The Cutting Edge Science of Abrasives

The shape of a grain and how it fractures has a big effect on scratch pattern. That's why it's so important to pick the right grain type for what you want to do.


Ceramic alumina is engineered from sub-micron crystals of aluminum oxide. They're the sharpest and longest lasting of the grains. They are very consistent in shape and size.

Use for: sanding exotic woods, sanding off hard coatings like aluminum oxide finishes, and sport floors


Norton products: Red Heat, Blaze, Blaze Plus


Zirconia alumina is a micro-fracturing grain, so it lasts longer than silicon carbide. It's engineered, so it's more consistent in size and scratch too.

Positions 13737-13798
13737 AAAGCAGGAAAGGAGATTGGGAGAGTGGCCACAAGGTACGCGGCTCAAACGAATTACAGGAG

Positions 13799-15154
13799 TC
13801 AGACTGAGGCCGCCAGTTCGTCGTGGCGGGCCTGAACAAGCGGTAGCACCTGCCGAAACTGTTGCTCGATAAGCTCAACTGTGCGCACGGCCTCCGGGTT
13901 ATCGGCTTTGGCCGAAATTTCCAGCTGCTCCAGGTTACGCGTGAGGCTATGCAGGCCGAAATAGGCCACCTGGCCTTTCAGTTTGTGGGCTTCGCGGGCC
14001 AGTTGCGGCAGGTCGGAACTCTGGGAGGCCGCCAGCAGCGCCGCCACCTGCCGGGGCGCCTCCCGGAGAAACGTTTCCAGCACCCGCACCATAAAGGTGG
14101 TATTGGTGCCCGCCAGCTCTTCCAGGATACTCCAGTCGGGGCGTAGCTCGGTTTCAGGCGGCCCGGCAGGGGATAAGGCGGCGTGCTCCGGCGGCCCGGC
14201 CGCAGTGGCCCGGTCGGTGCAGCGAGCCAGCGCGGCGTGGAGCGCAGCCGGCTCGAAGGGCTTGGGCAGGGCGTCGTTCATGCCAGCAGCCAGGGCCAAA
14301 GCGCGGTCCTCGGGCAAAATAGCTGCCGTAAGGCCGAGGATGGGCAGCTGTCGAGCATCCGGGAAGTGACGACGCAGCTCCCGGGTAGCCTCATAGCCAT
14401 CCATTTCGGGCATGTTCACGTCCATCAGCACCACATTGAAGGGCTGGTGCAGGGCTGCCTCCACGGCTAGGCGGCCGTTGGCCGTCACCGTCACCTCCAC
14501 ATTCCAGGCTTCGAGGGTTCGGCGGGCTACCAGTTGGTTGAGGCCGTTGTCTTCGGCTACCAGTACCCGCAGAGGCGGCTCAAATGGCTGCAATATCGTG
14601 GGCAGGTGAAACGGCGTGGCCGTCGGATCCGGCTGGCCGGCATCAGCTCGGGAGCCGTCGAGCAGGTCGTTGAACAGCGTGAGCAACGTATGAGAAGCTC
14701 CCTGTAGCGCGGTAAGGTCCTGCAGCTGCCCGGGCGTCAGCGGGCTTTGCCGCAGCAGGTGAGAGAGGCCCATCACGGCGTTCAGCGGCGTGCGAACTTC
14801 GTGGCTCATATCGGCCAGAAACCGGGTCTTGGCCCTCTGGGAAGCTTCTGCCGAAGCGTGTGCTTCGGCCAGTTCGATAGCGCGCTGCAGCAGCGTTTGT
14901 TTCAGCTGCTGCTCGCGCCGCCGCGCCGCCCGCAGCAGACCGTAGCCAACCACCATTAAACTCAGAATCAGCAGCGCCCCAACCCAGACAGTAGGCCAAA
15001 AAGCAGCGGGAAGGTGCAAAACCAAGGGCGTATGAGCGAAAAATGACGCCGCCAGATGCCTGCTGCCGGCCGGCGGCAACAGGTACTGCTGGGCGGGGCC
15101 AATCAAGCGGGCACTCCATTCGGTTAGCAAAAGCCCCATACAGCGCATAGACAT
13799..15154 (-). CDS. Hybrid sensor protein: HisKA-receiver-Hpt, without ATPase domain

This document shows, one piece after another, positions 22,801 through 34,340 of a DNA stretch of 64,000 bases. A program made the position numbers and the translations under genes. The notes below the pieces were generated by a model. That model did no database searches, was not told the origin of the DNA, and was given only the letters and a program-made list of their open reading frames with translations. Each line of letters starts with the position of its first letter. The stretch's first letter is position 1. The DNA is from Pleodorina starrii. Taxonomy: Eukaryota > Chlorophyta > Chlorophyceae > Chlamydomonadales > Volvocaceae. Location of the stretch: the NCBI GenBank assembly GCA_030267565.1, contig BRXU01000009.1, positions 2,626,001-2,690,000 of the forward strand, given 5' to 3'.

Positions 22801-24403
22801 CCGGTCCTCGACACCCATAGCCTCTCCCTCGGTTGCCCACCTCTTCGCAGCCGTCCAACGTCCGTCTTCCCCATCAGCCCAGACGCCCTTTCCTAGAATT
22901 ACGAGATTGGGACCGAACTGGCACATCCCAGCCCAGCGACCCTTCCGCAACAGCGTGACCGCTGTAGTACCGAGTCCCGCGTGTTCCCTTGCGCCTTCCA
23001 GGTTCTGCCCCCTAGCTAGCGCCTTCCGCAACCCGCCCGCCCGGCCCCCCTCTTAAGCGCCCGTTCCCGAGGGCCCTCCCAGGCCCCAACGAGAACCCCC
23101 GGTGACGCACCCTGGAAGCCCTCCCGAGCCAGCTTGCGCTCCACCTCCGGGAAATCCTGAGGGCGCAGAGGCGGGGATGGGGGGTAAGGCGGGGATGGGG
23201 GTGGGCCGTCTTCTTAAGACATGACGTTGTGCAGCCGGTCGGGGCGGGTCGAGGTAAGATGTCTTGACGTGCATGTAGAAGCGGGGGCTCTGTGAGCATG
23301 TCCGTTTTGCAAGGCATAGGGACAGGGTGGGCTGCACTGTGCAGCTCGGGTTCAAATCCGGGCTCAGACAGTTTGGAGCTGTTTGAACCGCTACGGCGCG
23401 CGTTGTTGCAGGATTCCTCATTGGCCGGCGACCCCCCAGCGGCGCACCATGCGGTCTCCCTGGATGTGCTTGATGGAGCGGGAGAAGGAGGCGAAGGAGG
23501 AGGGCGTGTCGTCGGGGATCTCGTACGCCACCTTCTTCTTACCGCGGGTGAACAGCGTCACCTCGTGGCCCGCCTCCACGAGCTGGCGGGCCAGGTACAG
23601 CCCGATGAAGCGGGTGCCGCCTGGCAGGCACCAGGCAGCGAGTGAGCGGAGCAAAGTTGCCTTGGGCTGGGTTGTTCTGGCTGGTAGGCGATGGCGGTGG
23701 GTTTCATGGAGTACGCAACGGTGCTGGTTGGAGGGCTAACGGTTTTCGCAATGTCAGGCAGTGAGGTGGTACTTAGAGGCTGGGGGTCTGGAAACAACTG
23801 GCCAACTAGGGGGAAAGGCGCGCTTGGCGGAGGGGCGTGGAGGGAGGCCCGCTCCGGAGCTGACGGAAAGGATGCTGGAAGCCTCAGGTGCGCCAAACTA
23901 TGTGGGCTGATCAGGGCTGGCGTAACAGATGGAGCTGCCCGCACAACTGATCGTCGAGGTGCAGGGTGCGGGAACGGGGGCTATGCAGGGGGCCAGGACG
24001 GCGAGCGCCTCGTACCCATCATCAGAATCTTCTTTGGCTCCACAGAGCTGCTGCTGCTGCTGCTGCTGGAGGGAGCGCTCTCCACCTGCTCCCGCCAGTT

Use for: sanding tougher coatings and harder woods


Norton products: Blue Fire

Silicon Carbide

Silicon carbide works great for sanding raw wood and removing old coatings. But it wears down quickly and can fracture inconsistently. It also sheds more during its initial use.

Use for: intial sanding passes, low grits


Norton products: Durite, Silicon Carbide

Aluminum Oxide

Aluminum oxide is a blocky grain that wears down quickly. However, it leaves a fine, consistent scratch pattern.

Use for: intercoat abrasion, low pressure finishing applications


Norton products: Sand Dollars

Intercoat Abrasion: Sand Dollars

Upgraded screens: Mesh Power

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